She that had all Magnetique force alone,
To draw, and fasten sundred parts in one.

-John Donne

When considering Latin root words the term magnetic disk arrived in the English language from the ancient word magneticus implying a “mysterious flux.” Disk, on the other hand, derived from Latin as well, is diskae, denoting an object that is “shaped like a plate.” Within the realm of computer science a magnetic disk can also be called a hard disk or simply a disk. It’s typically a flat, rigid disk coated with magnetic material, on which data and programs can be formatted and stored. Since a RAM disk is not a true magnetic storage mechanism and because its contents vanish when the microcomputer is rebooted, any permanent data has to be duplicated on a magnetic disk for storage. Most hard disks on personal computers have storage capacities that range from 1 to 2.5 GB. A smaller form of magnetic disks that are practically outdated by today's standards is the floppy disk. In addition to floppies there are removable hard disks, zip disks, and removable cartridges. Many are cheaper and can store much larger quantities of data than RAM, however the trade off is a slower access time or the amount of time it takes the computer to read information from it. Ultimately technological progress makes it feasible to store ever-increasing amounts of information per square inch of disk space. For example, companies are now selling floppy 3 1/2" disk drives with a capacity of 100M per diskette.

A discussion at Wikipedia about the evolution of the word Disk or Disc? offers some interesting historical insights to the evolution of the second half of the term magnetic disk:

The divergence in spelling is due in part to the way in which the words originated. Disk came into the English language, an Indo-European language belonging to the West Germanic branch; the official language of Britain and the United States and most of the Commonwealth countries in the mid-17th century. It was modeled on words such as whisk; disc arose some time later, and was based on the original dialect of the language of ancient Rome, hence the Latin root word discus. In the 19th century, disc became the conventional spelling for audio recordings made on a flat plate, such as the gramophone record. This usage gave rise to the modern term disc jockey. Early BBC technicians differentiated between disks which were in-house transcription records and discs, the colloquial term for commercial gramophone records. By the 20th century, the c-spelling was more popular in British English, while the k-spelling was preferred in American English. In the 1940s, when the American company IBM pioneered the first hard disk storage devices, the k-spelling was used. In 1979 the European company Philips, along with Sony, developed the compact disc, a digitally encoded recording on an optical disk that is smaller than a phonograph record and played back by a laser. In this instance the c-spelling was chosen, possibly because of the predominating British spelling, or because the compact disc was seen as a successor to the analogue disc record. (paraphrased)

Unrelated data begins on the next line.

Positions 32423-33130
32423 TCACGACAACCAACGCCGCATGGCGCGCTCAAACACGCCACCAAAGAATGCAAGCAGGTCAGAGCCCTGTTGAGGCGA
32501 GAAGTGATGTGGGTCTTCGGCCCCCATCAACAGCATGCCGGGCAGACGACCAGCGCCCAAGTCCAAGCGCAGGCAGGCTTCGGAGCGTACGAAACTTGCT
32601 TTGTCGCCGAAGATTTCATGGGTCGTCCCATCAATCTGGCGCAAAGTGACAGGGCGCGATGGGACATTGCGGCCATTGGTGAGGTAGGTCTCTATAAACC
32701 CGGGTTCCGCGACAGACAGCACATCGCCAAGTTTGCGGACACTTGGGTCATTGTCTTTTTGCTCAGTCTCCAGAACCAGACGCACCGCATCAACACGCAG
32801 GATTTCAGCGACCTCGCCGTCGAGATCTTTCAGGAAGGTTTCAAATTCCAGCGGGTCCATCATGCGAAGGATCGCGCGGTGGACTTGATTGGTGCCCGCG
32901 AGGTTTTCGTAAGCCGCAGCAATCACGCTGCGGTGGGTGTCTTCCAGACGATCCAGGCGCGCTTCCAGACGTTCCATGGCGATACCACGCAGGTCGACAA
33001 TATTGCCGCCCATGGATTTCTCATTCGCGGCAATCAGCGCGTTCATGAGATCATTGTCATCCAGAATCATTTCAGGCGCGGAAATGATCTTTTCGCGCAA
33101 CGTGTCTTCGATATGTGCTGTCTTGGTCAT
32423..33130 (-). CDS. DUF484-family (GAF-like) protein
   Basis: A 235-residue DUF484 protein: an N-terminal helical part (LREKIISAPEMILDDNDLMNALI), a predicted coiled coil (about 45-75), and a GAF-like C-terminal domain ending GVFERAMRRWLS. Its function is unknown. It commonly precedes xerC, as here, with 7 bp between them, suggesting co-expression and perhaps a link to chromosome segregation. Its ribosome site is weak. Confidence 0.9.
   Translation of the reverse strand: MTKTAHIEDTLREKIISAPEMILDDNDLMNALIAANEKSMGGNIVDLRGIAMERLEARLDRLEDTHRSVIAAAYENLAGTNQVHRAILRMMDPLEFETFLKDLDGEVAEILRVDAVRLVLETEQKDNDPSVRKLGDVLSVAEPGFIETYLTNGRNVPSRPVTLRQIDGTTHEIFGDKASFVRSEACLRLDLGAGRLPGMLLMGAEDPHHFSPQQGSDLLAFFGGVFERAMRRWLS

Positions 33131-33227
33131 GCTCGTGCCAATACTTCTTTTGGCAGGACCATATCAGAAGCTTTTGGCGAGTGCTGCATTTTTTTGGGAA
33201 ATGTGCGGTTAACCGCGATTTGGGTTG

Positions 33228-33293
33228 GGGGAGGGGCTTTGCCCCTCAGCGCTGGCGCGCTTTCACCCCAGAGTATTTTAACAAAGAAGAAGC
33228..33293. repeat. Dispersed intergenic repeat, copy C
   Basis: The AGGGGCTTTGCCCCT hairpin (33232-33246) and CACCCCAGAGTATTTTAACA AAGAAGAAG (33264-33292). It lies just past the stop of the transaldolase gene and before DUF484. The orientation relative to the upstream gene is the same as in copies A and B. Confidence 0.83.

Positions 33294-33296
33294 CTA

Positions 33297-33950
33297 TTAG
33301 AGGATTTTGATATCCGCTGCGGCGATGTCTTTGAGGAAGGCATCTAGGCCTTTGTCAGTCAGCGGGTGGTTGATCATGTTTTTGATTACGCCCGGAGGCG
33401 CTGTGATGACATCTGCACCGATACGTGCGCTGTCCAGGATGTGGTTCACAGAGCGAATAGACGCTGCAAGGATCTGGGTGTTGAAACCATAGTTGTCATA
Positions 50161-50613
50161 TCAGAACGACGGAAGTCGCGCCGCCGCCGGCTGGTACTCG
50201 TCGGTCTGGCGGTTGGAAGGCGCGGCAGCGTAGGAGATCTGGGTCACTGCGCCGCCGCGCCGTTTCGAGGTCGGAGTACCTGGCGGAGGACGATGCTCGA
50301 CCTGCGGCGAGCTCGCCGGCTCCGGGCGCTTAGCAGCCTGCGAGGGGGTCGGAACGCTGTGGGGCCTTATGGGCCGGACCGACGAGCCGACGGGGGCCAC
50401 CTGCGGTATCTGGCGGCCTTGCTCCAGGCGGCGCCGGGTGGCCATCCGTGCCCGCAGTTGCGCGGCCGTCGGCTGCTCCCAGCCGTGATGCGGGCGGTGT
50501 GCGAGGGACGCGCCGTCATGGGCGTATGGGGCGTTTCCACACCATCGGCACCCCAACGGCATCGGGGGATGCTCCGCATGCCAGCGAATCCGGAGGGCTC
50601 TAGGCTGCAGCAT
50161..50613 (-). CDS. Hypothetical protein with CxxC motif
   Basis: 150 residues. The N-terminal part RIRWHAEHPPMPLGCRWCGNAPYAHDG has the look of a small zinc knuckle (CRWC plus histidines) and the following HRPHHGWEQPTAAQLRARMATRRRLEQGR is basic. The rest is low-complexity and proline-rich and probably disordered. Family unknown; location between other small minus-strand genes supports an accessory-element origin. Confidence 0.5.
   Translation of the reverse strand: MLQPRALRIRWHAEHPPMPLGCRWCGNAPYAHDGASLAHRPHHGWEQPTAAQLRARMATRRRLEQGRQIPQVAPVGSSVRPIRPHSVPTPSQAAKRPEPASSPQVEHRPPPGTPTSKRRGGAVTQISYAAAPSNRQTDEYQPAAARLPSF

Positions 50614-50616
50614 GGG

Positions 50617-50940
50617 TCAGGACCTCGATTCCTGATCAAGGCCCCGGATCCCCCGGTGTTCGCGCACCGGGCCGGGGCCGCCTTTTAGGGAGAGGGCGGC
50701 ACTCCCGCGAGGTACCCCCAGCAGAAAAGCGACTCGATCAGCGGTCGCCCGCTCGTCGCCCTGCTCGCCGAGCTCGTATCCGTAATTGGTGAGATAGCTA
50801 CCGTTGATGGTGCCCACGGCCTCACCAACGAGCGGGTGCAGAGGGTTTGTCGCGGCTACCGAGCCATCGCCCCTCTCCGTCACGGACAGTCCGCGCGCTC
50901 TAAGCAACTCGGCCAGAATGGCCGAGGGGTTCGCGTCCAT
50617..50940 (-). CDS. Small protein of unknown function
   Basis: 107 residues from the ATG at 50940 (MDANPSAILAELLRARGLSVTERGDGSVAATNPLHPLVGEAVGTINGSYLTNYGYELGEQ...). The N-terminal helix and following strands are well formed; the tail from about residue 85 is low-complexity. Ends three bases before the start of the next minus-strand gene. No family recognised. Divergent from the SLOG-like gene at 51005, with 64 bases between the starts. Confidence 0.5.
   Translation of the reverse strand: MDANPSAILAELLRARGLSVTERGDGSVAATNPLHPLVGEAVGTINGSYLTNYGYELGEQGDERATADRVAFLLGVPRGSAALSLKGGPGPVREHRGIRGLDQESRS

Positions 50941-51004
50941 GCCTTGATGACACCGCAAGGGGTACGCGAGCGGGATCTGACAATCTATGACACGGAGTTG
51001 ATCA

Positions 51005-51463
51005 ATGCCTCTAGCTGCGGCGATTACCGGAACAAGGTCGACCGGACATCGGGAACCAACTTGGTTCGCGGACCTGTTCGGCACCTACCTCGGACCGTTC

With this bit of history in mind, within the computer jargon of today it is generally accepted that the k-spellings refer chiefly to magnetic storage devices, while the c-spellings are routine for optical media like the compact disc and analogous technologies. Still in the computing field the terms are used erratically and software documents frequently utilizes the k-spelling entirely.

On the related topic of computer jargon, when a head crash or more commonly called "crash" occurs, it involves the destruction of data on the magnetic disk when the read/write head inadvertently comes in contact with the disk. The term for this sudden and drastic malfunction initially portrayed what happened when the air gap collapsed on a Winchester disk, a removable disk drive by IBM from the early 70’s.

These occasional failures of what were then huge clunky magnetic disks turned them into to walking drives. “Those old dinosaur parts carried terrific angular momentum; the combination of a misaligned spindle or worn bearings and stick-slip interactions with the floor could cause them to `walk' across a room, lurching alternate corners forward a couple of millimeters at a time. There is a legend about a drive that walked over to the only door to the computer room and jammed it shut; the staff had to cut a hole in the wall in order to get at it! Walking could also be induced by certain patterns of drive access (a fast seek across the whole width of the disk, followed by a slow seek in the other direction). Some bands of old-time hackers figured out how to induce disk-accessing patterns that would do this to particular drive models and held disk-drive races.”

If you’re interested in reading more about the history behind the development if the magnetic disk you may want to visit the Magnetic Disk Heritage Center on line.

Sources:

Disk or Disc?:
encyclopedia.laborlawtalk.com/wiki/index.php/Disk
Accessed May 26, 2005.

Geographic Information Science Glossary:
www.gisdevelopment.net/glossary/r.htm
Accessed May 1, 2005.

The Hackers' Dictionary of Computer Jargon:
www.worldwideschool.org/library/books/tech/ computers/TheHackersDictionaryofComputerJargon/chap20.htm
Accessed May 1, 2005.

The Jargon File:
www.pmms.cam.ac.uk/~gjm11/jargon/jargW.html
Accessed May 1, 2005.

Magnetic disks:
www.mnhs.org/preserve/records/electronicrecords/erglossary.html
Accessed May 1, 2005.

Using Computers Today and Tomorrow:
cs.selu.edu/~ghu/cmps110notes1.html
Accessed May 1, 2005.

Technical Definitions and Descriptions (from Finkelstein's Pocket Book of Technical Writing):
www.d.umn.edu/~jmackiew/comp3130_moreinfo_techdd.htm
Accessed: May 1, 2005.

Log in or registerto write something here or to contact authors.